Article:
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Publication numberUS6696241 B2
Publication typeGrant
Application numberUS 09/755,880
Publication dateFeb 24, 2004
Filing dateJan 4, 2001
Priority dateJul 8, 1998
Fee statusPaid
Also published asUS20010049091, WO2000003033A1, WO2000003033A9
Publication number09755880, 755880, US 6696241 B2, US 6696241B2, US-B2-6696241, US6696241 B2, US6696241B2
InventorsJames Thompson, Weidong Huang
Original AssigneeThe Regent Of The University Of California
Export CitationBiBTeX, EndNote, RefMan
External Links: USPTO, USPTO Assignment, Espacenet
Measuring esterase activity using fluorescent substrates as a way of evaluating cervical cancer
US 6696241 B2
Abstract
The present invention provides methods of determining whether test cells in a sample are cancerous or not and determining if lymphocytes are activated or not. The method measures the test cell's DNA ploidy and the cellular activity of an enzyme such as an esterase, which has altered expression in cancer cells. Esterase activity can be measured using fluorescent compounds such as fluorescein diacetate.
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Claims(14)
We claim:
1. A method for determining cancer in a human subject, comprising:
a) obtaining ectocervix cells, and either endocervix or uterus endometrial cells from the subject;
b) adding to the cells obtained in a) an esterase substrate that can be catalyzed by esterase potentially present in the cells to form a detectable cell-associatcd product;
c) subsequently analyzing the cells in a device that measures the product (as distinct from the substrate in individual cells and
d) correlating the ratio of product formed by the endocervix or endormetrail cells versus the product formed by the ectocervix cells with the likelihood that cells in the sample are cancerous, wherein a ratio of esterase activity in endocervix cells to ectocervix cells, or in endometrial cells to ectocervix cells, above about 4 indicates an increased likelihood that cells in the sample are cancerous.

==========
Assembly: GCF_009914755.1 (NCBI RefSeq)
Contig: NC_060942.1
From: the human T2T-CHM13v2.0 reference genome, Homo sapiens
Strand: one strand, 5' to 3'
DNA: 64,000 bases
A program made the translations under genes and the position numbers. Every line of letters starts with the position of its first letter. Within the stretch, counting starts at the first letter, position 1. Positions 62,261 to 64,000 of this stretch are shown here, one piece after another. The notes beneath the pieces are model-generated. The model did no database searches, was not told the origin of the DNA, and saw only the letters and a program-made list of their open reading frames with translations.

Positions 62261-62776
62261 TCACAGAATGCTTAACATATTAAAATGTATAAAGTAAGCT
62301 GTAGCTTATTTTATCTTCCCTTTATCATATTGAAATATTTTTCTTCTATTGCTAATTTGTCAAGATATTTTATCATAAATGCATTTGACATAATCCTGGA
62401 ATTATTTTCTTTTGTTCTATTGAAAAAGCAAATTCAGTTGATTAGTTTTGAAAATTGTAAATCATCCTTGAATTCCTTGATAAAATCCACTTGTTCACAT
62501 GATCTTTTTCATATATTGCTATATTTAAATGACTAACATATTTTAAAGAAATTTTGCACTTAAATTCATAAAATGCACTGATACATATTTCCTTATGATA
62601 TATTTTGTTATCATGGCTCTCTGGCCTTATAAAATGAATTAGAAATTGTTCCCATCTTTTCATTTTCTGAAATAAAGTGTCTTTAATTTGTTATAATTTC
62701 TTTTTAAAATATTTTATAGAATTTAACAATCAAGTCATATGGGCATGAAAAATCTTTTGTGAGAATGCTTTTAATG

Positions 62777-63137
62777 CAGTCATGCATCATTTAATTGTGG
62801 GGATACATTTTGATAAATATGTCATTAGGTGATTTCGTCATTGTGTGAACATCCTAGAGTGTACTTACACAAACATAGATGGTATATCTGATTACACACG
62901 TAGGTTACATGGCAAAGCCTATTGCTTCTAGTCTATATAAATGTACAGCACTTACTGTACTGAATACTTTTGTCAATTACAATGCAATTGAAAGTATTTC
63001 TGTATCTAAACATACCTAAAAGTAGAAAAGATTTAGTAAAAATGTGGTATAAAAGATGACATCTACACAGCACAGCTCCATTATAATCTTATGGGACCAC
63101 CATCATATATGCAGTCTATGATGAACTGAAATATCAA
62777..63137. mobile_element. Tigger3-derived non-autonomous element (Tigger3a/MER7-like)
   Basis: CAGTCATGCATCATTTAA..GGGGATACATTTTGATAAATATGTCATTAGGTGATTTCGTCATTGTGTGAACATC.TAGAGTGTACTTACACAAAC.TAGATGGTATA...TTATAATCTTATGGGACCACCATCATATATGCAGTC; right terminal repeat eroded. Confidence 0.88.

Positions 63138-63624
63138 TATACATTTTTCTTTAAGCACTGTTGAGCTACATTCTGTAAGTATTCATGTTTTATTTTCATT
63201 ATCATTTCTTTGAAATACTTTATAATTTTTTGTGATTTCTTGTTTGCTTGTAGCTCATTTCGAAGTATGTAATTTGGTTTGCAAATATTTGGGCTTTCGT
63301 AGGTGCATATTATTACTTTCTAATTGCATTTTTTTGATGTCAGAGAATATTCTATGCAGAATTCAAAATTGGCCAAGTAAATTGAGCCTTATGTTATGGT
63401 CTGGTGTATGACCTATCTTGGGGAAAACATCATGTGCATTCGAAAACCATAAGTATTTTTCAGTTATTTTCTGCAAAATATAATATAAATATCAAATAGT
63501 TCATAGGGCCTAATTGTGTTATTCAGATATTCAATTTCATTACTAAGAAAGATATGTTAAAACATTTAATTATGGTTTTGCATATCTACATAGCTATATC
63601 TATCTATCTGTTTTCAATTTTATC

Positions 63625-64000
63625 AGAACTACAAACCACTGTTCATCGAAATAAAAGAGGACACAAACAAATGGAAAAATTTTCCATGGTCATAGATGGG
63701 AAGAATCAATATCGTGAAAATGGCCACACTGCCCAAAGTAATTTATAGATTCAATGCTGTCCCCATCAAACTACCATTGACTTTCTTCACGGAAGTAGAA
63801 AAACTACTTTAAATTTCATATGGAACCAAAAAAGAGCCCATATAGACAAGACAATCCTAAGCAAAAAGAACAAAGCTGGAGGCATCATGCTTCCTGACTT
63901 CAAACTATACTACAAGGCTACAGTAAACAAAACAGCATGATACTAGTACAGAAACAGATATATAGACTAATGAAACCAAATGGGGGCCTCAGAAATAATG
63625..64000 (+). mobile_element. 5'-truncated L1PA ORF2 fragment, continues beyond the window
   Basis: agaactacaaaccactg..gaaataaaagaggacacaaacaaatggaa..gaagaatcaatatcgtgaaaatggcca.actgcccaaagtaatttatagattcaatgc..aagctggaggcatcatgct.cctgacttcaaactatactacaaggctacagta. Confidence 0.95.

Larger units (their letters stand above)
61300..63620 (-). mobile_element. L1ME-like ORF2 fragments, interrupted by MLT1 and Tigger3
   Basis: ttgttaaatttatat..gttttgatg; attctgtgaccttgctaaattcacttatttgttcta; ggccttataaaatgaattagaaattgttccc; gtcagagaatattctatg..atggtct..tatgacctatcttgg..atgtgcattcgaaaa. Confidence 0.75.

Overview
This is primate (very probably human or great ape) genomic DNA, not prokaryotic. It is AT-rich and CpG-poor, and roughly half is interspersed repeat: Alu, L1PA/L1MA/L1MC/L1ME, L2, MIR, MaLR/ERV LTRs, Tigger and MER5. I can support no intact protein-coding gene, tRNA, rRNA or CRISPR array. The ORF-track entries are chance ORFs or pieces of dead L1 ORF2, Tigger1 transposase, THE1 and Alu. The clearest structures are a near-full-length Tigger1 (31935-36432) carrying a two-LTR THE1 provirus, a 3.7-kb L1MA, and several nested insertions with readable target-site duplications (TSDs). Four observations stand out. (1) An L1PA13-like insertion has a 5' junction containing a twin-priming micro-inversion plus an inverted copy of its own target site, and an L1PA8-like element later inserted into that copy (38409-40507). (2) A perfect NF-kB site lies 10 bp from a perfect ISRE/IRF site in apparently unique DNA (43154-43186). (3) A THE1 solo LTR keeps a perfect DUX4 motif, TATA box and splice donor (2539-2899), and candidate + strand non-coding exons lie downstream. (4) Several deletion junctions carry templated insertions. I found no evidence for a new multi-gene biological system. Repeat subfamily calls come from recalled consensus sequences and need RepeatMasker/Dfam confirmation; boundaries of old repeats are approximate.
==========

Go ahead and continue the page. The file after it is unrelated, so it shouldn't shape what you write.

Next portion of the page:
2. The method of claim 1, which is a flow method comprising flowing the cells in suspension form through the device so as to determine esterase activity in individual cells.
3. The method of claim 2, wherein the cells are obtained from an extrafoliate sample, or any clinical fluid or solid tissue sample suspected of containing cancerous cells.
4. The method of claim 2, wherein the cells are obtained from a pap smear.
5. The method of claim 1, comprising determining the amount of product formed as a measure of esterase activity in endocervix cells and ectocervix cells from the subject, and correlating the ratio of esterase activity in the endocervix cells versus esterase activity in ectocevix cells with the likelihood that cells in the sample are cancerous.
6. The method of claim 1, comprising determining the amount of product formed by esterase activity in uterus endometrial cells and cetocervix cells from the subject, 1, and correlating the ratio of esterase activity in the endometrial cells versus esterase activity in ectocervix cells with the likelihood that cells in the sample are cancerous.
7. The method of claim 5 or 6, wherein the cancer is cervical intraepithelial neoplasia (CIN), squamous cell carcinoma, or adenocarcinoma.
8. The method of any of claims 1 to 6, further comprising measuring ploidy of cells in the sample that have an increased level of esterase activity compared with non-cancerous cells of the same tissue type, wherein presence of esterase-positive aneuploid cells in the sample is an indication or increased likelihood that cells in the sample are cancerous.
9. The method of any of claims 1 to 6, wherein the product is fluorescent, and step c) comprises measuring the fluorescence emission in each cell at a wavelength that distinguishes fluorescence of the product from fluorescence of the substrate, if any.